Wednesday, October 10, 2018


As I walked across a bridge spanning the river in Rome, Georgia recently, I looked down at waters not unlike the Bayou Teche in my hometown of New Iberia, Louisiana — they looked a bit muddy. However, I shouldn’t have been surprised because the silt from not one, but three rivers, flows through the area I crossed. The Oostanaula, Etowah, and Coosa Rivers meet in the area of downtown Rome, once center of a thriving cotton industry.

In its early formation, this town was visited by Hernando DeSoto and was occupied by Cherokee Indians who called it “Enchanted Land.” Early settlers named the city Rome after the Italian city with seven hills on the Tiber River, as the site in Georgia also boasts seven prominent hills above the city.

We had been attracted to this city while searching for a Little Theater production within a few hours’ drive of Sewanee, Tennessee, and had discovered a matinee performance of Alice in Wonderland at the DeSoto Theater on Broad Street, Rome’s main thoroughfare. The play, based on Lewis Carroll’s book, was an adaptation that featured an all-youth cast. The youngest actors and actresses were fifth graders, the oldest actress was a dual-enrolled college student, and among them were talented home schoolers.

Lindsey Chambers, director of the production, instructed this group in a master’s class that featured vocal work, diction, volume, character development, and intense script analysis, and the students rehearsed three months for their parts. Rylee Barfield as the Mad Hatter, became my favorite. Prior to the performance, I had read an article about the references to drugs in Alice in Wonderland, purporting that Lewis Carroll had been an opium addict, but I suppose highly imaginative authors who create fantastical characters in other-world settings frequently get bad press. Readers of Carroll’s world who allude to him as a drug user probably wouldn’t have liked the cover of the Rome performance: “We Are All Mad Here.”

Rome’s largest contribution to American education, from the 18th century to present-day, remains Berry College, an institution made famous by Martha Berry, a wealthy planter’s daughter who began to teach indigent children in her playhouse cabin near her home, and whose efforts resulted in a Boys Industrial School and the Martha Berry School for Girls. Later, with contributions from Andrew Carnegie and Henry Ford, the Berry Junior College was established and expanded into a four year institution. Today, Berry College is the largest landmass college in the world with over 28,000 acres and 2,000 undergraduate and graduate students.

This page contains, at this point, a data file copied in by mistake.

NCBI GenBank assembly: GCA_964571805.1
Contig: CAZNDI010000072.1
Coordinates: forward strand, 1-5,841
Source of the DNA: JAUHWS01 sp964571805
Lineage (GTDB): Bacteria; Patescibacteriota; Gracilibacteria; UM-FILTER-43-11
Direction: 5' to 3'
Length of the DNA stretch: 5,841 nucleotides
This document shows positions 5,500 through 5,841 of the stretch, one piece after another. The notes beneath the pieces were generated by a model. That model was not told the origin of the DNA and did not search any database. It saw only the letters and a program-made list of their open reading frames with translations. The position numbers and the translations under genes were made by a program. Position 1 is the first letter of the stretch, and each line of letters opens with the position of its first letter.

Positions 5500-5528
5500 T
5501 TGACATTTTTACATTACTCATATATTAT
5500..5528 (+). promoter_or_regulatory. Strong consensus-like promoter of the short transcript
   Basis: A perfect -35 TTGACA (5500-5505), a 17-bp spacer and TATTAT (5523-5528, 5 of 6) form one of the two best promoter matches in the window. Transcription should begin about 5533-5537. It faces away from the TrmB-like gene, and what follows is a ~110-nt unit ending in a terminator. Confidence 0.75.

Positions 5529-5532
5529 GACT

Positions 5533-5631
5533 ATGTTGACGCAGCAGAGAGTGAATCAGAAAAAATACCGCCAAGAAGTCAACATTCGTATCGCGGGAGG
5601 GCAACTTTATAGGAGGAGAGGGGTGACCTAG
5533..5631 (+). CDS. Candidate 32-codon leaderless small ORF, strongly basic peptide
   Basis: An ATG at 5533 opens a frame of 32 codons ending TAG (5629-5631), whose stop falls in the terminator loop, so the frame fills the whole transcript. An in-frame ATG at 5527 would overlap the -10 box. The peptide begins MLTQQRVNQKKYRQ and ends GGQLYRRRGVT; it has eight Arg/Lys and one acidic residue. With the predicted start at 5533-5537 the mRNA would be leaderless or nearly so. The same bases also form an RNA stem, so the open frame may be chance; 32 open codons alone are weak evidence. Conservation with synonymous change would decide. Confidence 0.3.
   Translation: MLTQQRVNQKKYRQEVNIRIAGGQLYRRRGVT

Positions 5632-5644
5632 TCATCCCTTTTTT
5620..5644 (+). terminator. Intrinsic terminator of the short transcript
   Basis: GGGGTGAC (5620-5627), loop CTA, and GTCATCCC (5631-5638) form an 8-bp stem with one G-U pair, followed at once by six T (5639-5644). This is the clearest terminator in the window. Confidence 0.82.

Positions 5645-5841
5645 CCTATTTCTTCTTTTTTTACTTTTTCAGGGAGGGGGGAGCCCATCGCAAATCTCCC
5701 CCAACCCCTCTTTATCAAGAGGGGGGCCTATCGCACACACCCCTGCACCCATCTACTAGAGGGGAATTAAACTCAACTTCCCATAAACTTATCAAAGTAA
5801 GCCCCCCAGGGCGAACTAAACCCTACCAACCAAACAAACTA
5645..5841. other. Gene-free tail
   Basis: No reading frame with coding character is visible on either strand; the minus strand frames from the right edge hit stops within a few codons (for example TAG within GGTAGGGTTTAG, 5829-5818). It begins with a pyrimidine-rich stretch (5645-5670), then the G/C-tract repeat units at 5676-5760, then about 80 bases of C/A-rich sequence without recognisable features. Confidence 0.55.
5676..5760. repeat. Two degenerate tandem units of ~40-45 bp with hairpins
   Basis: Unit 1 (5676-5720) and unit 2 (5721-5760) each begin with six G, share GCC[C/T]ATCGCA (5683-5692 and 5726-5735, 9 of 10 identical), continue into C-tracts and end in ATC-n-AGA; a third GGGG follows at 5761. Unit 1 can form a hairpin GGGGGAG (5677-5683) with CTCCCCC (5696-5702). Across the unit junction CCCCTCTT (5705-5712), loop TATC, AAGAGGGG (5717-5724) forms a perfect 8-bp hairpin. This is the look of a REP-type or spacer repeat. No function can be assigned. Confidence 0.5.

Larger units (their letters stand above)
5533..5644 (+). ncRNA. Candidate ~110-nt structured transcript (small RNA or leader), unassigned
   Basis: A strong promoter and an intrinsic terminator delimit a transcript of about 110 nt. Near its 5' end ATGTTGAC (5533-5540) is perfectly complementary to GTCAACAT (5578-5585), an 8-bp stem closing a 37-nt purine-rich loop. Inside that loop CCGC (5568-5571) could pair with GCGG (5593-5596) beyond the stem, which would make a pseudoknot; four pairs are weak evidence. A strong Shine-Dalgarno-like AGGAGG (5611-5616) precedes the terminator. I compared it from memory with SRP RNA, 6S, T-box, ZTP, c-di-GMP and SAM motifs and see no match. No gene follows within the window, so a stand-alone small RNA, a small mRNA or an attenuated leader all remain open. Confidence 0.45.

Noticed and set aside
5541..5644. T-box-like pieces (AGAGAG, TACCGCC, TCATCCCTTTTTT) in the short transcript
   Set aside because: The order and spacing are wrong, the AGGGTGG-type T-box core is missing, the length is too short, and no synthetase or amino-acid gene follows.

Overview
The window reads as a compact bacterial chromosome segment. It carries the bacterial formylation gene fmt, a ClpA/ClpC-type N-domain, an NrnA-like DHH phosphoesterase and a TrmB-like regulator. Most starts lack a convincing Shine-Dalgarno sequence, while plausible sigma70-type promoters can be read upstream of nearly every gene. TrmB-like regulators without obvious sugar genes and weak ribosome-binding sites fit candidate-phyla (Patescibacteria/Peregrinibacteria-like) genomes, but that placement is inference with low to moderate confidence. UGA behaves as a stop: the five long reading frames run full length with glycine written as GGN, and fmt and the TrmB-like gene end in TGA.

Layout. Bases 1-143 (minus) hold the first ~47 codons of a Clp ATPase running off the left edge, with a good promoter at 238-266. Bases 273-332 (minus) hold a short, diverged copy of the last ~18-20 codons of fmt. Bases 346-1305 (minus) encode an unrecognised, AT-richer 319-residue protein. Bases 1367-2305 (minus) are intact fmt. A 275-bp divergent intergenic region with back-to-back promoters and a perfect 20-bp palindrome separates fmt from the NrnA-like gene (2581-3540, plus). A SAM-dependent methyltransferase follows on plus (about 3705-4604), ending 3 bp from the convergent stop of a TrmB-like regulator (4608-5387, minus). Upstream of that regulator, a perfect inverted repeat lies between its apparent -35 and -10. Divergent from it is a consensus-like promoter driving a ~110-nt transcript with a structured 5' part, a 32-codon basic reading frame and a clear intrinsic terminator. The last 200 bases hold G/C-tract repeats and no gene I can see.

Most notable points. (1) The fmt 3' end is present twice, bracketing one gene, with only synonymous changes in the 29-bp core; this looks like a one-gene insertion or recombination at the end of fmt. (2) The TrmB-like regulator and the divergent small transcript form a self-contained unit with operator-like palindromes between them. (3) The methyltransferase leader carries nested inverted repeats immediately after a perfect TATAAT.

I was amused at a story in a Rome visitor’s guide about the Captoline Wolf, a bronze statue of a wolf reputed to have been a gift to the City of Rome from Italian Dictator Benito Mussolini, which has been correctly identified as a gift from Francesco Boncompagni Ludovisi, the governor of Rome, Italy. Copies of the original, located in Rome, Italy are also found in Rome, New York; Cincinnati, Ohio; Brasilia, Brazil; and other sites around the world.

We photographed a statue of Woodrow Wilson’s wife, Ellen, who spent her childhood in Rome, Georgia and set up a scholarship at Berry College for underprivileged mountain children. During her years as First Lady, Ellen laid out the famous Rose Garden at the White House and wrote a bill to better the living conditions for slum areas around Washington DC. She is buried at Myrtle Hill Cemetery in Rome.

A list of notables who lived in Rome includes a literary find for me: Calder Willingham, Jr. I was browsing in Dogwood Books and Antiques on Broad Street and discovered a display of this author who lived in Rome and whose father owned a hotel on Broad Street. Willingham was once dubbed the father of contemporary dark comedy and was well-known among postwar novelists such as Norman Mailer, James Jones, Truman Capote who were important in the literary scene of Greenwich Village.

I had never read any of Willingham's work, but I picked up a copy of The Girl in Dogwood Cabin and began to read it. Last night I watched “Rambling Rose,” the movie script Willingham wrote for one of his novels. He was widely recognized for his work on the script for “The Graduate” also, and his novel, Eternal Fire, set in his native Rome, Georgia, established him as a major writer. Shelby Foote hailed him as “the only living American writer qualified to hold Doestoevsky’s coat in a street fight.”  Sadly, Willingham is now regarded as an under-sung American novelist and screen writer whose works are mostly found in rare and second-hand bookstores. 

Rome has also become a mecca for national industries such as Mohawk, Sara Lee, Kellogg, Suzuki and other commercial businesses. It’s another one of Georgia’s small cities that has preserved its heritage, particularly the buildings on Broad Street that are painted the colors of buildings in the French Quarter of New Orleans, Louisiana: bright yellow, green, pink, lavender colors that accentuate the beautiful 19th century architecture.

P.S. It’s an ideal sized city with a population that equals my hometown of New Iberia, Louisiana.

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